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Media Contact Jessica Fletcher Communications Manager Kentucky

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Media Contact Jessica Fletcher Communications Manager Kentucky Powered By Docstoc
					                                                        Media Contact:       Jessica Fletcher
                                                                             Communications Manager
                                                                              Kentucky Chamber
                                                                             jfletcher@kychamber.com
                                                                             502-848-8731 (office)
                                                                             859-539-0511 (cell)




                    Kentucky Chamber releases ‘Bold Steps to Advance Kentucky’
               2008 business agenda outlines platforms on education, health care and beyond

Frankfort, Ky. (Nov. 20, 2007) – The Kentucky Chamber of Commerce has its sight set on improving
education. The organization’s 2008 business agenda, “Bold Steps to Advance Kentucky,” points to
postsecondary education as one of the top priorities it will focus on during the 2008 Session of the General
Assembly. Workers’ compensation reform, health care cost containment, small business tax incentives and
sustainable public employee benefits are also high on the Chamber’s list of issues to address.

On Dec. 4 in Louisville, the Chamber’s Task Force on Postsecondary Education will release the findings of a
study launched in May. The study, which researched the strengths and weaknesses of Kentucky’s college
and university system, will shape the basis of the Chamber’s public agenda on higher education.

“Students are entitled to a world-class education that prepares them for today’s globally competitive market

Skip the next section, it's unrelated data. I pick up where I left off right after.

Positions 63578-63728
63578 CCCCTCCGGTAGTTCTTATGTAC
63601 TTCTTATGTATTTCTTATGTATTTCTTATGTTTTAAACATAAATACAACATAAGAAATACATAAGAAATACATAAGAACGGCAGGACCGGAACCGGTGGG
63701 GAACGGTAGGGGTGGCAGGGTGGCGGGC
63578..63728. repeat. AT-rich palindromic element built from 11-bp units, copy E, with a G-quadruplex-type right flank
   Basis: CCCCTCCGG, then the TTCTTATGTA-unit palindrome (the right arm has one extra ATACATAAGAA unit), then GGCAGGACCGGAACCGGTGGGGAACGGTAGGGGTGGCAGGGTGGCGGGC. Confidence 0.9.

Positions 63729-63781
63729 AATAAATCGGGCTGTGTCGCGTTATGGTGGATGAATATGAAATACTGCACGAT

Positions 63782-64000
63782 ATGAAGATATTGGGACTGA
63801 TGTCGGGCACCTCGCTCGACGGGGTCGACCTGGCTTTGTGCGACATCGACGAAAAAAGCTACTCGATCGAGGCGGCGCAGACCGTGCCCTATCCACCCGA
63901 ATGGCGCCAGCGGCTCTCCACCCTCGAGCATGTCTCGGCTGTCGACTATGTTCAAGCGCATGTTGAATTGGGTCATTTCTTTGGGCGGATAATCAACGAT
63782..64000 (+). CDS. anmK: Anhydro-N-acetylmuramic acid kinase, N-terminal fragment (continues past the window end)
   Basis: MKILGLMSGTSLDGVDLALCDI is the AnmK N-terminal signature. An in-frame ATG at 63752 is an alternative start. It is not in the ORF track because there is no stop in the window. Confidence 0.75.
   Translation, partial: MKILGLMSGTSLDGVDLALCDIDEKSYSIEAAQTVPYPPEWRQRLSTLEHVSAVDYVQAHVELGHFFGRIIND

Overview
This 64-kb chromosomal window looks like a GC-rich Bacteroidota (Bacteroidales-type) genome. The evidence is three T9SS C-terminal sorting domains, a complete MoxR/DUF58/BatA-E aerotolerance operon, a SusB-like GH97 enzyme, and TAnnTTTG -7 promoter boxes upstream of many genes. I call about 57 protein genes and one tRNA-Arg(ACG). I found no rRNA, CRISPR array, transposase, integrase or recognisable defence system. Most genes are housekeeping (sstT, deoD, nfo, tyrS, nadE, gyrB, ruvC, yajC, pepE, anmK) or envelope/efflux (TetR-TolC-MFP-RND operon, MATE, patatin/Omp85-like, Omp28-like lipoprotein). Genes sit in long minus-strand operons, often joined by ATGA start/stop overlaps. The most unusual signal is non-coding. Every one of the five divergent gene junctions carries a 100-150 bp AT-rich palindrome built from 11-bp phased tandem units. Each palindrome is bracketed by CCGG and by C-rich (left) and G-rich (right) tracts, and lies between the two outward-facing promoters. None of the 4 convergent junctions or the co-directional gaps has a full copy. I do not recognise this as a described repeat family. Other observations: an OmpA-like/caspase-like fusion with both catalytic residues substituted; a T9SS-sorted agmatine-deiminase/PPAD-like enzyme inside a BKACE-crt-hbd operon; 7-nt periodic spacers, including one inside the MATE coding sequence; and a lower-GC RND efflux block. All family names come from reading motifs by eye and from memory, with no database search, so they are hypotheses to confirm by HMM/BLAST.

and provides employers with highly skilled employees to do the same,” said Kentucky Chamber President
and CEO Dave Adkisson.

In 1996, the passage of the Kentucky Workers’ Compensation Act brought sweeping reforms to one of the
most expensive workers’ claims programs in the country. In recent years, however, employers have seen the
cost savings of reform be eliminated by dramatically higher medical costs.

In 2008, Chamber will work to protect our current system which provides clear definitions of injury and
disability, requires independent medical examinations and objective medical findings, minimizes litigation and
protects the integrity of exclusive remedy. The Chamber also backs legislation that overturns case law that
runs counter to these core principles, as well as legislative and regulatory efforts to control rising medical and
prescription drug costs.

“By enacting legislation that controls runaway medical costs and restores balance for employers and
employees,” said Adkisson, “we can realize substantial savings – and do it while making sure truly injured
workers receive the immediate, appropriate and consistent care they deserve.”

With the ever-rising costs of health care, the Chamber also supports a comprehensive statewide strategy to
increase the number of medical professionals trained in Kentucky as well as innovative approaches to